RAISING MONEY FOR YOUR COMPANY: A PRIMER

Article by Herb Rubenstein, President, Sustainable Business Group

Introduction

Capital does not flow in mysterious ways. It does occasionally follow a fad or trend over the cliff.  However, capital generally flows where someone has already demonstrated, at least in theory, that investment in a particular endeavor will be rewarded handsomely. Some venture capitalists will say that they invest in “people” and therefore the quality of the management team is the essential ingredient.

Other venture capitalists will say that they invest in ideas, products, proven systems and market potential. If they don’t like the people they invest in, they just get rid of them anyway. The truth is that venture capitalists invest in industries or sectors that they believe are “hot.”

Almost every organization that has made it to a multimillion

 dollar or even a multi thousand dollar budget has a great rags to riches story. They will tell you that the money they needed came just in the nick of time from the last source there was any chance of getting a dime from. Most of these stories probably have some truth to them because entrepreneurs tend to feel comfortable spending all of their own money and all of anyone else’s money until they prove they are right, or go bust trying.

Rules of Raising Money

There are some general rules about raising money that every entrepreneur and every organization must follow whether seeking loans

(debt), capital (equity), or both. You (or your organization) must:
• invest your own money, time and effort in order to attract capital
• seek the money before you really need it
• shoulder a significant part of the risk
• give up a significant part of the ownership rights for large amounts of capital unless you have demonstrated a strong track record
• have a clear, simple business plan
• have a track record of success to secure the best deal
• have a solid vision and show great potential for the business
• have a good management team in place or willing to join in.

One company had a very successful initial public offering. They sold 4 million shares at $12 a share. Most of the shares were not voting shares. Therefore, company officials were able to keep 97 percent of the voting control of the company after selling well over 12 percent of the equity of the company. A key ingredient that allowed them to be successful with this approach is its stand that it will never be bought-out. This view – held since the beginning by the company principles – allowed investors to leave the voting power with the people who have given the impression that they will never leave the company.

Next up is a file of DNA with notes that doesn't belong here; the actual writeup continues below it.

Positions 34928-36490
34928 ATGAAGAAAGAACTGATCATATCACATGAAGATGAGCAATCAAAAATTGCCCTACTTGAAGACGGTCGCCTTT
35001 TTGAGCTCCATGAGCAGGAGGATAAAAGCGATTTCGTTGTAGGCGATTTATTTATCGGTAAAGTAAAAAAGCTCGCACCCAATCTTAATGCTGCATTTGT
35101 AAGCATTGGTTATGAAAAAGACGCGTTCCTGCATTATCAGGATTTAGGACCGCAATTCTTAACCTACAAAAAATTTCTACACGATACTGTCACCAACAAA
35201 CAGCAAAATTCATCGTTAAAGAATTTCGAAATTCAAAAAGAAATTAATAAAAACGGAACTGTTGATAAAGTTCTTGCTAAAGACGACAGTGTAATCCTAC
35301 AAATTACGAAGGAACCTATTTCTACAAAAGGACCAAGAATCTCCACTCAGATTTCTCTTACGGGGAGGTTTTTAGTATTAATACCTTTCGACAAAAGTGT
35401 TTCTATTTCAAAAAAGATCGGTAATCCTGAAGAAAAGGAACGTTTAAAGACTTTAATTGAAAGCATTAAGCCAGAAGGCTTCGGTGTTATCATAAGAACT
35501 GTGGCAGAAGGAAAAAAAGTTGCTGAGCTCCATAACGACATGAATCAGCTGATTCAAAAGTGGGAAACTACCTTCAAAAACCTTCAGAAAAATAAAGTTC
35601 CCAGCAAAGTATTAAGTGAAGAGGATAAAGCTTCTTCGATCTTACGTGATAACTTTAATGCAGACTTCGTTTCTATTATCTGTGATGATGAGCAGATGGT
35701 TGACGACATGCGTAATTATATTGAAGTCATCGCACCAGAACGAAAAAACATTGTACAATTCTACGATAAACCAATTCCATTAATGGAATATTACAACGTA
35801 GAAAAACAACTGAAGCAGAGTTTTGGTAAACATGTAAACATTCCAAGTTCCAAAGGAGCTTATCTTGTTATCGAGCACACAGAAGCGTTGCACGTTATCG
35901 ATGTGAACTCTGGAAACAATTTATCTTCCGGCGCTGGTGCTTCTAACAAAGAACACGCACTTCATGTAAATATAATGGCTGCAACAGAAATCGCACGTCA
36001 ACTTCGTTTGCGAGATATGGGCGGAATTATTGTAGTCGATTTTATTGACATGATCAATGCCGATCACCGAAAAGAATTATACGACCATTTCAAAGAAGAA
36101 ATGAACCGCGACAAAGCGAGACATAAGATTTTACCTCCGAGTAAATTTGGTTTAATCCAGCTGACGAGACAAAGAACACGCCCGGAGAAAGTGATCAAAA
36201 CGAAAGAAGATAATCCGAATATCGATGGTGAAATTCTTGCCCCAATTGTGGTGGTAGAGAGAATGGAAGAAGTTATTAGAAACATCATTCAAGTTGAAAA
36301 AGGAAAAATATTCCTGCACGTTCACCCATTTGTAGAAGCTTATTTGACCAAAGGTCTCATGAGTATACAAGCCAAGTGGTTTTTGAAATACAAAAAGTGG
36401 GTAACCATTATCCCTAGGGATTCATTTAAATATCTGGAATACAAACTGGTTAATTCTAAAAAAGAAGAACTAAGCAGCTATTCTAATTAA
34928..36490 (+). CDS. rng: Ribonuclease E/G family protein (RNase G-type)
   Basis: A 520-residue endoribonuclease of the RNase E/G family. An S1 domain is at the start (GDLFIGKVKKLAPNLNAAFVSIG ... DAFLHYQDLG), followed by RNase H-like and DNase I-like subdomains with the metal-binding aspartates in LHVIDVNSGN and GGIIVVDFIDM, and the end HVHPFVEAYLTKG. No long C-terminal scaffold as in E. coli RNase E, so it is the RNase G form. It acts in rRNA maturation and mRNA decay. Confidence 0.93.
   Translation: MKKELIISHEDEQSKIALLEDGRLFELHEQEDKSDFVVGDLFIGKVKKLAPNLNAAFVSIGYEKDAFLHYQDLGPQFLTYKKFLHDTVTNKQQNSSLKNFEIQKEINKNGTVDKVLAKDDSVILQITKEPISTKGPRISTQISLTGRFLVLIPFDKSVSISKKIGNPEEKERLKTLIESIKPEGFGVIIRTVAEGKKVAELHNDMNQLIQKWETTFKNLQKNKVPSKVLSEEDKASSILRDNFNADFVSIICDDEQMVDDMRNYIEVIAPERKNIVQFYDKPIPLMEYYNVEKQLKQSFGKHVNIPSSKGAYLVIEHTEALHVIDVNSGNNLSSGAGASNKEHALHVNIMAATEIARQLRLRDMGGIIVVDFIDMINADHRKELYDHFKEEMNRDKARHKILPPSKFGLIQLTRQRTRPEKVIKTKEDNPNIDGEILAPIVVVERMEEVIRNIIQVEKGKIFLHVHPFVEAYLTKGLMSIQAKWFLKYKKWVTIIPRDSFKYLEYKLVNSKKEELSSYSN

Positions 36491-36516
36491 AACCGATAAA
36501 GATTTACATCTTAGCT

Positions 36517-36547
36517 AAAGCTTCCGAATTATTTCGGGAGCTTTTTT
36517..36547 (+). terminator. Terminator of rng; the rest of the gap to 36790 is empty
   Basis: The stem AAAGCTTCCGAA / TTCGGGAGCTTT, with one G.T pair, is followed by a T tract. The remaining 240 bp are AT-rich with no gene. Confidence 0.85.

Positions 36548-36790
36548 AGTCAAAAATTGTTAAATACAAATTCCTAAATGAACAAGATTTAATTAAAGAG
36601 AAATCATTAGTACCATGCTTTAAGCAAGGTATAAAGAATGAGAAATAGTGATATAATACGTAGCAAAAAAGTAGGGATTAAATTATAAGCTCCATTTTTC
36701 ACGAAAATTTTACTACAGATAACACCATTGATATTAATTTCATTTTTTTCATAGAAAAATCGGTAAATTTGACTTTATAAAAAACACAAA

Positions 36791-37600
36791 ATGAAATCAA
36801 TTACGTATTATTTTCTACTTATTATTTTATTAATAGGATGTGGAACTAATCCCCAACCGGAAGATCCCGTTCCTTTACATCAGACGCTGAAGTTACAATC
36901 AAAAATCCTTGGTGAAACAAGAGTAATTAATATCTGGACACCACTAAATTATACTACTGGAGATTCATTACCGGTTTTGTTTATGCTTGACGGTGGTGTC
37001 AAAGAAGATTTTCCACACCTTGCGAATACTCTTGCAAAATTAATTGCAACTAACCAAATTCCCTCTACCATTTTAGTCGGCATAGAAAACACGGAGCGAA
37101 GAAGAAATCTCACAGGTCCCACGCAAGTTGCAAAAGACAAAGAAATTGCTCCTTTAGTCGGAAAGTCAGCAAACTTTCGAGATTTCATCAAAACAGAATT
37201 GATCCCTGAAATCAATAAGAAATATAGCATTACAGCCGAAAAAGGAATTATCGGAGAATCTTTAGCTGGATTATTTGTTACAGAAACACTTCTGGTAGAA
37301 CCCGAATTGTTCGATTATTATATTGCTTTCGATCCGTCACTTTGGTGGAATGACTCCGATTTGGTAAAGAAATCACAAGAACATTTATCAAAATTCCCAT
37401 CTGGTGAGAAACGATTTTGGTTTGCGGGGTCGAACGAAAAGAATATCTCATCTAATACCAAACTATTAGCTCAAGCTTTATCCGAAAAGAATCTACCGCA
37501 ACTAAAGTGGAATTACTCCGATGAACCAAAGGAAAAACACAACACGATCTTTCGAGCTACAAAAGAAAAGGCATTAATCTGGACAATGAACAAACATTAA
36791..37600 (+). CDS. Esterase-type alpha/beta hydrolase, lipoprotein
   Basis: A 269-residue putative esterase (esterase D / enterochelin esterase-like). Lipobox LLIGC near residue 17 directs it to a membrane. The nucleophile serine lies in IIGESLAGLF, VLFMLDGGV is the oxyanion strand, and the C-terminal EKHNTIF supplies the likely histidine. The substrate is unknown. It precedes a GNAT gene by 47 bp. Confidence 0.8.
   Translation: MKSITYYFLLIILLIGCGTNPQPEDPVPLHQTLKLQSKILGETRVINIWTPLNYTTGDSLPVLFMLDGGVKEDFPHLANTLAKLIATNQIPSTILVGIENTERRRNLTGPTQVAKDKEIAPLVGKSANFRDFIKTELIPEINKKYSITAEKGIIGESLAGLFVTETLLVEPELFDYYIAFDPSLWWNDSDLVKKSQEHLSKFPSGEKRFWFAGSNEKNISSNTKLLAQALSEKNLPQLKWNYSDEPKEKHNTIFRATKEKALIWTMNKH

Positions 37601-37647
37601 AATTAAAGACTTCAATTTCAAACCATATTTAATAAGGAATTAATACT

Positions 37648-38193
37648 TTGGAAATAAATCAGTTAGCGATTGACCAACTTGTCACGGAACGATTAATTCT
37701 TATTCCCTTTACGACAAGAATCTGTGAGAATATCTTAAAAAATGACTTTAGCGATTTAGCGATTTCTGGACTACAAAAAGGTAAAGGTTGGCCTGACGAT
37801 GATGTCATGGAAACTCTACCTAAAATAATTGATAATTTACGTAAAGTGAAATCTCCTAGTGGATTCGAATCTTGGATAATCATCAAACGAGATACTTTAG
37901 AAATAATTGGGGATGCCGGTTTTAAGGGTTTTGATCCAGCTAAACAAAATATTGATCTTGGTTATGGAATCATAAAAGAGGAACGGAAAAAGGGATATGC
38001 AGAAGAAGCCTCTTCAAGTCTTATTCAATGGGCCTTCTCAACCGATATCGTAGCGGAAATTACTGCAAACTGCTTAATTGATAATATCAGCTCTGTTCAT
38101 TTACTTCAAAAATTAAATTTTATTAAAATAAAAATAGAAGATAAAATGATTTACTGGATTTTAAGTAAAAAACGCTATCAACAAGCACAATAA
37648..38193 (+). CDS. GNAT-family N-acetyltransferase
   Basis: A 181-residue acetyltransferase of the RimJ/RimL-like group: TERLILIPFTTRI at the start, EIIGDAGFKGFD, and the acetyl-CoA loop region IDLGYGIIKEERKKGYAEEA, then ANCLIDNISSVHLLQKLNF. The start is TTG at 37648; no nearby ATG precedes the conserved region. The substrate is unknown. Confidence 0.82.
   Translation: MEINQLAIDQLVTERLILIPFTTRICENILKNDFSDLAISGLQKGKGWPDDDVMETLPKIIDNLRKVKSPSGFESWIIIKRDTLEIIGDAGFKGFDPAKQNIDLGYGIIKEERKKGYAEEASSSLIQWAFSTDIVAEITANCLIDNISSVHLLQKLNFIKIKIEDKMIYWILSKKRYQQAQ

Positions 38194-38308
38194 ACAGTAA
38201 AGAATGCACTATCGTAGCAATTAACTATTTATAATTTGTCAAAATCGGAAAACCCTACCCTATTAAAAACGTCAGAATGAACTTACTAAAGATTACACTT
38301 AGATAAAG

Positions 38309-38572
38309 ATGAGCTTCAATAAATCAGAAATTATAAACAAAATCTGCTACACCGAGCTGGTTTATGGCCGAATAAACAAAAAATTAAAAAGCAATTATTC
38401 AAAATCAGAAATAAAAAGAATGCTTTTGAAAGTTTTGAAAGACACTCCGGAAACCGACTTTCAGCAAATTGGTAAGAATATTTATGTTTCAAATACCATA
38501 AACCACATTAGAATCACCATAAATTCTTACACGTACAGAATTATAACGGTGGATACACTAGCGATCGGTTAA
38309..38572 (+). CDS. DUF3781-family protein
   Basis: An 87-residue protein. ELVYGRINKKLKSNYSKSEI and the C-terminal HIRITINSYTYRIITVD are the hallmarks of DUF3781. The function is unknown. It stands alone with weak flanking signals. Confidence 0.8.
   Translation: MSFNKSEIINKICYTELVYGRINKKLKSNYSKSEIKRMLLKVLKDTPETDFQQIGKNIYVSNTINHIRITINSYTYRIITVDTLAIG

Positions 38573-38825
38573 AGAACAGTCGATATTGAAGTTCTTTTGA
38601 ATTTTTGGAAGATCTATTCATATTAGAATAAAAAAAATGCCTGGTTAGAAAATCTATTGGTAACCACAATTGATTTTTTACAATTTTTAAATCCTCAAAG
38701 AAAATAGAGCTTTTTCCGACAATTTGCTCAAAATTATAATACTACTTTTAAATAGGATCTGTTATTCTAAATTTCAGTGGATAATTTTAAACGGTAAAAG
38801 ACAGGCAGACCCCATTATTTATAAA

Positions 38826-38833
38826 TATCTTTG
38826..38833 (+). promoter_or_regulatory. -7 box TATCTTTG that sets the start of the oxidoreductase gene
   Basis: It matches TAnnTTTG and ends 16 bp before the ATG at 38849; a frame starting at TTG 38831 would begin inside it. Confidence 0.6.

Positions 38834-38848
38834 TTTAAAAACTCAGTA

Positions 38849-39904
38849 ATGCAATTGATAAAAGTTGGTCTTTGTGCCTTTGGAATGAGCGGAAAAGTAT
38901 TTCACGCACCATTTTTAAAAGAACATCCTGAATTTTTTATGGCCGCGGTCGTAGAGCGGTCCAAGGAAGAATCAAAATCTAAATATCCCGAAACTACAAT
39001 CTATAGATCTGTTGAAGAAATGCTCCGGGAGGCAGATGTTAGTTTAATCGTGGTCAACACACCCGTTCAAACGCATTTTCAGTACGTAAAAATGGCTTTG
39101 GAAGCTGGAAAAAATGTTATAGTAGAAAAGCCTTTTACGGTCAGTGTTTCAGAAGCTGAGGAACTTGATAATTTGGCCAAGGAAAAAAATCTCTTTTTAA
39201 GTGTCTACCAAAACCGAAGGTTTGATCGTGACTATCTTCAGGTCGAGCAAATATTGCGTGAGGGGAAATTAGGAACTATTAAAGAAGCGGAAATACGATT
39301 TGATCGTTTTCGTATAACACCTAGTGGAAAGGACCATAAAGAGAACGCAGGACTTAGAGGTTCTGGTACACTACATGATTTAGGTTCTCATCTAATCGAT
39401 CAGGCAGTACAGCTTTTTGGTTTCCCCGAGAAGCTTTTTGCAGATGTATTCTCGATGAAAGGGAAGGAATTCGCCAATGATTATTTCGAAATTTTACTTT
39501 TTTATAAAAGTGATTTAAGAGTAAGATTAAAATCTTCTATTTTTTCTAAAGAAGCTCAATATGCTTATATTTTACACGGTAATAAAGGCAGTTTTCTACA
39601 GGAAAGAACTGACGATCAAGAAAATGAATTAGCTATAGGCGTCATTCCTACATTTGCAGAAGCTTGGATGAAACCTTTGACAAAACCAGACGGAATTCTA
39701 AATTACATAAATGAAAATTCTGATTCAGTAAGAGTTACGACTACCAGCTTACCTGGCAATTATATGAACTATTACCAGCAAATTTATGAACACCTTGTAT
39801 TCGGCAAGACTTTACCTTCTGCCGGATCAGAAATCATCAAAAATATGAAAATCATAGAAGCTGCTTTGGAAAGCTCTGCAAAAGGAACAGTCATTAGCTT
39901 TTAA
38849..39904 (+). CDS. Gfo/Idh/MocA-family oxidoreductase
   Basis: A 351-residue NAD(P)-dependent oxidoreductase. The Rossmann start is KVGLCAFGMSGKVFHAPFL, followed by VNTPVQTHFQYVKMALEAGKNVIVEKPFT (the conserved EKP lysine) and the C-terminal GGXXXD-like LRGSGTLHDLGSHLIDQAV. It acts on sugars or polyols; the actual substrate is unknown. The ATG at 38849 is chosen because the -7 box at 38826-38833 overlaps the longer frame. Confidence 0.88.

Using Credit

Raising small amounts of money for businesses through debt has never been easier. With the proliferation of credit cards in the US and easy credit, small organizations, including non-profits, can often raise up to $100,000 in
debt capital. In fact, the authors are aware of companies putting in excess of $250,000 in company purchases on certain credit cards. It has recently been reported that 47% of all small businesses finance all or part of their businesses with credit cards and the amount of credit card debt for small businesses may equal the amount of debt owed by small businesses to banks through traditional loans. With the rebirth of “receivables” financing, companies, at a significant cost, are able to generate money through credit by selling their accounts receivables.

Conclusion

It is important to note that many businesses today do not require the amount of capital that they would have required just ten years ago. The growth in home-based businesses, leasing equipment rather than buying it, and other economic efficiencies created through information technology allow companies to do more with less capital. Strategic planners must become thoroughly aware of ways that their organizations can accomplish strategies with a low capital investment.

About the Author

Herb Rubenstein is the Executive Director of the nonprofit organization, THE LEEEGH, which stands for leadership in education, energy, environment, governance and health.  He is also the President of the Sustainable Business Group, a consulting firm to businesses, He is an adjunct professor of strategic management at the Global Energy Management Program of the University of Colorado Denver.

He is the lead author of Breakthrough, Inc.: High Growth Strategies for Entrepreneurial Organizations, lead author of Leadership Development for Educators, and the author of the American Bar Association book, Leadership for Lawyers.  He has authored over 100 articles and over 80 videos on business strategy, entrepreneurship, leadership, and improving organizations.

He can be reached at herb@sbizgroup.com or 303 910-7961. The website for the Sustainable Business Group is www.sbizgroup.com and for THE LEEEGH please see www.theleeegh.org. You can learn more about Mr. Rubenstein’s books at www.leadershipforattorneys.org, www.leadershipforeducators.org and view his videos at www.youtube.com/theleeegh and www.vimeo.com.

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